Miss Boots – Part III
Early in my first year of High School I came into possession of the first brand name item I had ever owned – a pair of brand spanking new Doc Martens.
On that very first fateful day, I took my Doc’s home and lovingly re-laced them in my own special unconventional style.
Miss Boots, a creature of habit, officially had a new uniform. From 1995 to 2005 I wore Doc Martens every single day.
The only items I ever changed over the next few years were the colour of my Doc laces, the colour of my hair, and my underwear.
My life-uniform consisted of Doc Martens, button fly boot leg jeans and a long sleeved top. I hated my skin so much that I never wore short sleeves for any reason. I prided myself on being able to survive 40 degree heat while still wearing my self appointed uniform.
The only time I mixed it up was with the substitution of a floor length black skirt (instead of jeans) on the days we went to church. You can’t imagine the uproar it caused when the church gossips realised I was wearing boots under my long skirt.
One day we had a sermon about how dangerous it is to follow the fashions of the “non-Christian world”.
“Did you know that some people of immoral lifestyles… homosexuals, practisers of witchcraft, and believers in the occult… these people may use their clothing style to indicate their beliefs? For example, I’ve been told that the group known as goths or punks… these people may wear black clothing and metallic jewellery along with black lace up ARMY boots. People affiliated with this violent, drug abusing group may even think that it is appropriate to wear clothing like this to CHURCH!
Oh, how our dear Lord must frown upon these disrespectful sinning souls!”
All 200 members of the congregation turned to look at me. I was only 15. And incidentally, I wasn’t a goth.
My boots caused me trouble with my school teachers too.
According to school policy, shorts and sneakers had to be worn to our compulsory Physical Education classes.
I explained to them that I could run just as fast in my Doc Martens, because the rubber and leather had in fact moulded perfectly to the shape of my feet. I respectfully advised that I refused to wear shorts. I assured the teachers that I definitely wouldn’t get heatstroke, and I wrote my own release form (including legalese I’m sure they didn’t understand) to indemnify them. I even asked my classmates to sign a petition to allow me to participate in PE, wearing my own clothes.
Despite my efforts, they refused to tolerate my non-conformity. This led to much time spent in detention… reading and philosophising with my fellow delinquents. It also led to a severe lack of sporting ability and hand eye coordination.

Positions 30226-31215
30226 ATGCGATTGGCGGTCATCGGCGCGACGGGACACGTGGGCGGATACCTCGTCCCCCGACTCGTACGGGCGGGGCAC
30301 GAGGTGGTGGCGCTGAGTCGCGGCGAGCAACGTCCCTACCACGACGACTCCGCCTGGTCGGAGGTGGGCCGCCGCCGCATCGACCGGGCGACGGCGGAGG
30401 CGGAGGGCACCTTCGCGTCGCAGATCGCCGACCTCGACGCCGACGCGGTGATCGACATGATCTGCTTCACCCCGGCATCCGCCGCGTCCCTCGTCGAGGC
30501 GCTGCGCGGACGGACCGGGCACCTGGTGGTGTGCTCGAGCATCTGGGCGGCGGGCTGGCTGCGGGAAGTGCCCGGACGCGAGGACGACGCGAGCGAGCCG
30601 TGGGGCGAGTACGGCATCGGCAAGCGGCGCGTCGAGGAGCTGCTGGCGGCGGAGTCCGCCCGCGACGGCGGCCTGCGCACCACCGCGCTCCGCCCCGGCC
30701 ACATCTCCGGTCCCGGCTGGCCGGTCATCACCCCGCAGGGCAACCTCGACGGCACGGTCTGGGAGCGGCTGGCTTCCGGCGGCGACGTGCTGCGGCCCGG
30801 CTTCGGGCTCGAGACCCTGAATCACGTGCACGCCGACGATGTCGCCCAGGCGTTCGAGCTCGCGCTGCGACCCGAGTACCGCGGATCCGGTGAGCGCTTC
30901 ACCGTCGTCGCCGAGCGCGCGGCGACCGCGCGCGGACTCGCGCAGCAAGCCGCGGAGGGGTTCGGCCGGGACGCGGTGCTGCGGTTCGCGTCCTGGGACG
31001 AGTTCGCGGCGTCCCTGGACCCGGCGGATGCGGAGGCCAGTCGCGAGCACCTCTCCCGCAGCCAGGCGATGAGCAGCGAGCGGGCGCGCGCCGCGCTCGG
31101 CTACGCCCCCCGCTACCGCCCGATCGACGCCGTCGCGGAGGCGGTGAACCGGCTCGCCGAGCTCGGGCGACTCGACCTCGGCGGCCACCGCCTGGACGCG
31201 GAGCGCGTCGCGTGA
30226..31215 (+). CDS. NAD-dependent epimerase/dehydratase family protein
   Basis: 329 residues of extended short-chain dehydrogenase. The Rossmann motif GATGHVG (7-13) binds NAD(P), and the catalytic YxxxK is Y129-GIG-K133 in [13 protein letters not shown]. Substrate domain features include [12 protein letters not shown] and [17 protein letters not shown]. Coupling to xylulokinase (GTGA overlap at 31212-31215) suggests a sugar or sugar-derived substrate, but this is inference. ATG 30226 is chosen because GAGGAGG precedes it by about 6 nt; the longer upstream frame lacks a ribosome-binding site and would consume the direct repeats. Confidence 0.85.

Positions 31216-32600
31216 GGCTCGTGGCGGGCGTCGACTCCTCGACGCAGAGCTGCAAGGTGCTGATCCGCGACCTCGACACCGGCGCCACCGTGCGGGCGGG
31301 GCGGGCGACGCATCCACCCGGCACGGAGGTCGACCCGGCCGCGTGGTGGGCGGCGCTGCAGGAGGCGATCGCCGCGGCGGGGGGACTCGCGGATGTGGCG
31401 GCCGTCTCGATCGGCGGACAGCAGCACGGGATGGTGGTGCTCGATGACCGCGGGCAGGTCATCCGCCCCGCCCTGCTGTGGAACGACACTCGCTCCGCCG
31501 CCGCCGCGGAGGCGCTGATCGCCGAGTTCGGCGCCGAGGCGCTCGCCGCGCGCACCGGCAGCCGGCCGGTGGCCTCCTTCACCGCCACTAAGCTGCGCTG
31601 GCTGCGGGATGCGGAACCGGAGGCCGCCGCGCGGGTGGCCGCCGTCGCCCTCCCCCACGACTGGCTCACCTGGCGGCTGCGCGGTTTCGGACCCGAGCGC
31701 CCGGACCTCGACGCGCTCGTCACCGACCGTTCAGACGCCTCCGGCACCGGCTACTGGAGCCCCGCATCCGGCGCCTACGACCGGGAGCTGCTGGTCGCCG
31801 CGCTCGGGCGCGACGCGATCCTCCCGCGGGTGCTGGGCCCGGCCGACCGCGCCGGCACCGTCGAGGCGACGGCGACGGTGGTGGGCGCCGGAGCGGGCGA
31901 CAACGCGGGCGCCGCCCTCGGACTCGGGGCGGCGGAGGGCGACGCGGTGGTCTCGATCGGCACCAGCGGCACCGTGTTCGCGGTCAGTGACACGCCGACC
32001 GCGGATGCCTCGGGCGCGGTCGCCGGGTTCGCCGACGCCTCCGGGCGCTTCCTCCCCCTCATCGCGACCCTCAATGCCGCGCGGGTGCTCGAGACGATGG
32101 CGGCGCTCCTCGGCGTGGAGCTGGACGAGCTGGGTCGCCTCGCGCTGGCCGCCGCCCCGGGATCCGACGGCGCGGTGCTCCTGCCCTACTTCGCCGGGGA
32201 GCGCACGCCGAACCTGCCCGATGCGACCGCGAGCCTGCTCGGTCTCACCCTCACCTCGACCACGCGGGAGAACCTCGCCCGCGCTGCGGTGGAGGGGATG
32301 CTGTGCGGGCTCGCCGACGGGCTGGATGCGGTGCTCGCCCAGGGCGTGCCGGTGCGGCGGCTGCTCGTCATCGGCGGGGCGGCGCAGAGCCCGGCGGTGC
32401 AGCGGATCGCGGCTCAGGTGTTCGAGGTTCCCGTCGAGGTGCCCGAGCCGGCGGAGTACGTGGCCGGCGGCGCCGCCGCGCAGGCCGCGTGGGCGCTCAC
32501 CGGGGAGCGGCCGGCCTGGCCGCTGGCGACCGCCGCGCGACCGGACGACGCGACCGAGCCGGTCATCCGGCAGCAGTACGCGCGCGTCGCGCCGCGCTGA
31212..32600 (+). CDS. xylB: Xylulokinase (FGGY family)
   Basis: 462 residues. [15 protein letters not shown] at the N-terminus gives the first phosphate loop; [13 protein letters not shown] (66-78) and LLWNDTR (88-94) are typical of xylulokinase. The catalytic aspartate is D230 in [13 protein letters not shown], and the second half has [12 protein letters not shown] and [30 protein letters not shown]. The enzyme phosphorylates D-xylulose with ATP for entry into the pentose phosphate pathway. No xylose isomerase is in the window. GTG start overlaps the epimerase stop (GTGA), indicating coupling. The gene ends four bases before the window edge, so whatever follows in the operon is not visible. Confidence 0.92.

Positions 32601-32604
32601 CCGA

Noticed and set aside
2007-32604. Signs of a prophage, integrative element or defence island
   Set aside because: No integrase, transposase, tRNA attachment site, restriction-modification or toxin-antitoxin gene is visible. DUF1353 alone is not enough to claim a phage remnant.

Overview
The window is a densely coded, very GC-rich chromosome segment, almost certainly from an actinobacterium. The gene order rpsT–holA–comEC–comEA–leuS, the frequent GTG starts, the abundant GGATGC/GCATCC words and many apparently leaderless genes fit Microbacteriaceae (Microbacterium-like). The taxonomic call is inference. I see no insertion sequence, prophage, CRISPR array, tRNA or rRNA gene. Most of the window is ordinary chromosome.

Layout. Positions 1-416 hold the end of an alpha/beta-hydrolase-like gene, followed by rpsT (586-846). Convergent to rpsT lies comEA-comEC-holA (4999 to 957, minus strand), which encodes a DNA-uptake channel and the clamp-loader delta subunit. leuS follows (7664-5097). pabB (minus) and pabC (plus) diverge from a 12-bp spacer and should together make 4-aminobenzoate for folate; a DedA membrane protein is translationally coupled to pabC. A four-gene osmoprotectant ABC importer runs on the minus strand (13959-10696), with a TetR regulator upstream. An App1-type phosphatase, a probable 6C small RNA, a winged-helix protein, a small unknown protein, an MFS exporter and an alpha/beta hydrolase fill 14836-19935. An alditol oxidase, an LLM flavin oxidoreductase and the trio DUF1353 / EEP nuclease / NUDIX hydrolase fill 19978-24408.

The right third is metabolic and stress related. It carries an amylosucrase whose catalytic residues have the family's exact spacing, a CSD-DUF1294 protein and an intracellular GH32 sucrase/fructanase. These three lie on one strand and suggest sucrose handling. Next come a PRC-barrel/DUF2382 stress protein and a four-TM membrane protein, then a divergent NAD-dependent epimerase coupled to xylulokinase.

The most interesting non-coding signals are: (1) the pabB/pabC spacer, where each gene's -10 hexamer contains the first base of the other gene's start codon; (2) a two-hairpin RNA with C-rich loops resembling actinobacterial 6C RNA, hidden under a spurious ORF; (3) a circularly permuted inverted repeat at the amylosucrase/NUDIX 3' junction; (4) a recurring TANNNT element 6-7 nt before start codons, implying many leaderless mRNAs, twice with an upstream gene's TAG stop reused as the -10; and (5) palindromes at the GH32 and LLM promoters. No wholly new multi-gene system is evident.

My Doc’s didn’t just cause me trouble at church and school. Sometimes the police would stop me on the side of the road and ask to check my Doc Martens for stolen items and drugs.
It seems that all types of authority are threatened by people that are a little different.
By the second year of High School my Doc Martens fitted me so perfectly that I didn’t need to tighten or loosen the laces. By the third year of High School I realised that the special braid in my laces was in fact “dreadlocked” and ergo impossible to undo. Not that I ever considered undoing it anyway.
Me and my Doc’s were inseparable. Throughout the whole of High School I had a second job as janitor for the local Primary School. Instead of physically scrubbing the little boy’s toilets and urinals by hand, I’d fill up buckets of detergent and boiling water and hurl it at the walls. My Doc’s protected me from water scalds and chemical burns.
With a vacuum cleaner and a mop, my Doc’s and I trekked miles and miles of school corridors. The hardest job was sweeping and mopping the indoor gym with its double basketball court.
Together, me and my Doc’s saved enough money to buy my first car (at age 14). Then we spent the next two years doing up the motor, repairing and respraying the body, and chroming every possible chromable surface. Heated pieces of metal from the angle grinder and welder would fly off and embed themselves in the leather of my Doc’s. Tiny specs of my much loved car forever melded with my much loved boots.
At 16 my Doc’s and I learned to drive (legally, on the road) and the day I turned 16-and-6-months we went for my P-plates and got them first go. Pwned!
Having a licence opened up a world of adventure and possibilities. And a little mischief.
I wagged school one hot summer day, and my car broke down on the freeway halfway to Adelaide. By the time my not-at-all-impressed Dad arrived to rescue me, my Doc’s had melted into the bitumen on the road. Little pieces of gravel were stuck in the soles forever.
They were good times. My Doc’s and I faithfully lined up for the midnight showings of the re-released Star Wars movies, we drove endless “maineys” up and down the main street of town and, on special occasions we drove up to the Big Smoke.
Around this same time another life altering event happened to me:
I discovered fake tan.
I started wearing short sleeved tops, much to the shock of every one in town.
For our Year 12 High School formal, my friends and I hired a limousine. The whole of Murray Bridge lined the street outside our Town Hall.
When I climbed out of our limousine wearing a strappy (but still floor length) dress, everyone went quiet and stared at me in speechless awe.
That night, even with both parental chaperones in tow, me & my Doc’s danced til way past midnight.